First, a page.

My second son has experienced debilitating anxiety. He left school in favour of home education as well. I think the school was relieved when I withdrew him because it meant they didn’t have to do anything about his consistent non-attendance. Their lack of effort was confirmation enough for me that I did not want to persist with trying to support him through school.
My fifth child has been homeschooled since they left school half way through year one. The school staff were surprised when I told them my child wasn’t coping. They appeared to them to be doing “so well”. At home they were a mess. In meltdown or shut down almost the entire time. They had used all their coping resources up in their day at school. They did not feel safe enough to ask for the help they needed while at school so held it all in all day and fell apart at home. They were 6 and understood well enough how the system worked to know it was not right for them. They asked me for a break for a couple of weeks. At the end of that they asked me to never send them back. Over the years since they have slowly told me about the experience. If I’d know what was happening I’d have acted 6 months earlier.
My sixth child is about to start his school life. I’ve held him back, though, and he is starting a year “later” than most children do, at six years old instead of the more socially acceptable five years. He needed the time at home, gaining skills to manage his sensory sensitivities and difficulty understanding the social expectations we have of children.
Those are the challenges. Now let me tell you about the achievements.
My bipolar child is living independently, about to finish their studies toward a qualification in community services. They plan to work with disadvantaged and disabled youth offering them peer support and helping them achieve their goals. Their compassion, strength and courage astound me.
My autistic son is about to complete his third qualification along the path to running his own IT business. He lives at home with me (for now at least, I keep hearing plans about moving out!), and is a constant positive role model to his younger siblings, making regular contributions to the running of our home and spending time with them in activities of their choice.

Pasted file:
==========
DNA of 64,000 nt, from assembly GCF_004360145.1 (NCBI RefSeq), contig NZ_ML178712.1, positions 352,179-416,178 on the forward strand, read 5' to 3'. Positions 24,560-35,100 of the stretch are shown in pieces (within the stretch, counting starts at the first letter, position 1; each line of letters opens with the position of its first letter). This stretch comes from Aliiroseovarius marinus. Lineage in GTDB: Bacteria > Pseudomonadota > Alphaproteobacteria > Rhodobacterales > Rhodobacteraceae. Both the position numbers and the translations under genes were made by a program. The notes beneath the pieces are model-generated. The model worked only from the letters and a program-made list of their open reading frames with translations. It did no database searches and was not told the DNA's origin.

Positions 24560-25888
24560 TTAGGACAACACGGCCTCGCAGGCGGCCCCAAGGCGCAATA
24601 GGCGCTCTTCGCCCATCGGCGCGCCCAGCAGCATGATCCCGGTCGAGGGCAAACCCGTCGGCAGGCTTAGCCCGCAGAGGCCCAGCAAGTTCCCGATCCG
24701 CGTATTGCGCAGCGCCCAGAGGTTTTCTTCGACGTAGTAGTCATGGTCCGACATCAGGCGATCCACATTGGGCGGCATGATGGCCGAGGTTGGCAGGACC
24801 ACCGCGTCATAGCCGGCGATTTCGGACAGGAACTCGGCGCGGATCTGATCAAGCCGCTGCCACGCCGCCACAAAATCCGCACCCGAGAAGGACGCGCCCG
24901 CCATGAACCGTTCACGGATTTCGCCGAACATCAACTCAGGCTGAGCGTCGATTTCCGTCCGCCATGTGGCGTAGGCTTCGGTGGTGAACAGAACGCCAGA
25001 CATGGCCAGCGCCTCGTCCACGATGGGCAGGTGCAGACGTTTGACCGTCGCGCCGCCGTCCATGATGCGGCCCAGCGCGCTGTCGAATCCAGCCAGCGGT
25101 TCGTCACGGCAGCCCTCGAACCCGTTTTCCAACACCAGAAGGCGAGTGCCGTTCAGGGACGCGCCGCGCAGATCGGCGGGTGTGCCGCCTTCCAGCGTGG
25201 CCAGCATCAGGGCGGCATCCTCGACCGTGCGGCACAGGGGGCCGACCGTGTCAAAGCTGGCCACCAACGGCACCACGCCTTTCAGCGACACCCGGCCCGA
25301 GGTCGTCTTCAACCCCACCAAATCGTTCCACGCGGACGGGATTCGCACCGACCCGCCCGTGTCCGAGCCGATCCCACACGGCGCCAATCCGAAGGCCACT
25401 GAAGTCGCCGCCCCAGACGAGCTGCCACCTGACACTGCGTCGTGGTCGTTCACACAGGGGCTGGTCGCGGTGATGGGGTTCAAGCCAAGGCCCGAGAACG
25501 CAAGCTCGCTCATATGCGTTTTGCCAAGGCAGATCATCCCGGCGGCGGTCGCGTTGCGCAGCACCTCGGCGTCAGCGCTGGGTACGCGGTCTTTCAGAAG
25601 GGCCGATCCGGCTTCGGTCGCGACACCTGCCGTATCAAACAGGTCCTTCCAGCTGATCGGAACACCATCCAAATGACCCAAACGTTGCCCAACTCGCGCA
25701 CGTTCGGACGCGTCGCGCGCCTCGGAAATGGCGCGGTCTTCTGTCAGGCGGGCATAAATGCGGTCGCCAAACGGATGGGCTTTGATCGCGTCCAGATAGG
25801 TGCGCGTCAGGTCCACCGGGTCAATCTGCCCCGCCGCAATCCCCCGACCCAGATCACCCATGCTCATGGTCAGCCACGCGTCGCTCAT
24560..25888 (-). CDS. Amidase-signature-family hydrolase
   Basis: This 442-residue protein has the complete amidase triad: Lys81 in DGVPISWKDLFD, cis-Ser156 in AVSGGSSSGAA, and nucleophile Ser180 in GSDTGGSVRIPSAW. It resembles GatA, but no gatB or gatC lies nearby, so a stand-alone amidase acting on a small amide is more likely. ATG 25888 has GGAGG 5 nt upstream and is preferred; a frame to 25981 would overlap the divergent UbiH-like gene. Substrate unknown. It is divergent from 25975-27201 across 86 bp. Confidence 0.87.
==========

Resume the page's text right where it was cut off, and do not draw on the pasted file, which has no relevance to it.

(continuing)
My anxious son is a determined and highly motivated learner. He has worked hard in developing self care strategies for himself and is managing his anxiety well. He is currently looking for a job and hoping to move out of home once he has one.
My fifth child is curious and adventurous. They are learning at their own pace and steadily progressing. They let me know what they needs and want and push themself when they can to achieve goals they’ve set. I love the way their mind works, and can see them trying persistently to sort through all the challenges they face.
And the youngest? He is proving himself to be a smart, resilient and competent young person. I’m looking forward to seeing what he will achieve as he grows.
My daughters admiration for her siblings is indeed well placed. So the assault on her family, the challenge to her sense of place and value in society, and the betrayal she felt in the lack of support from her friends, was incredibly hurtful.
What went wrong?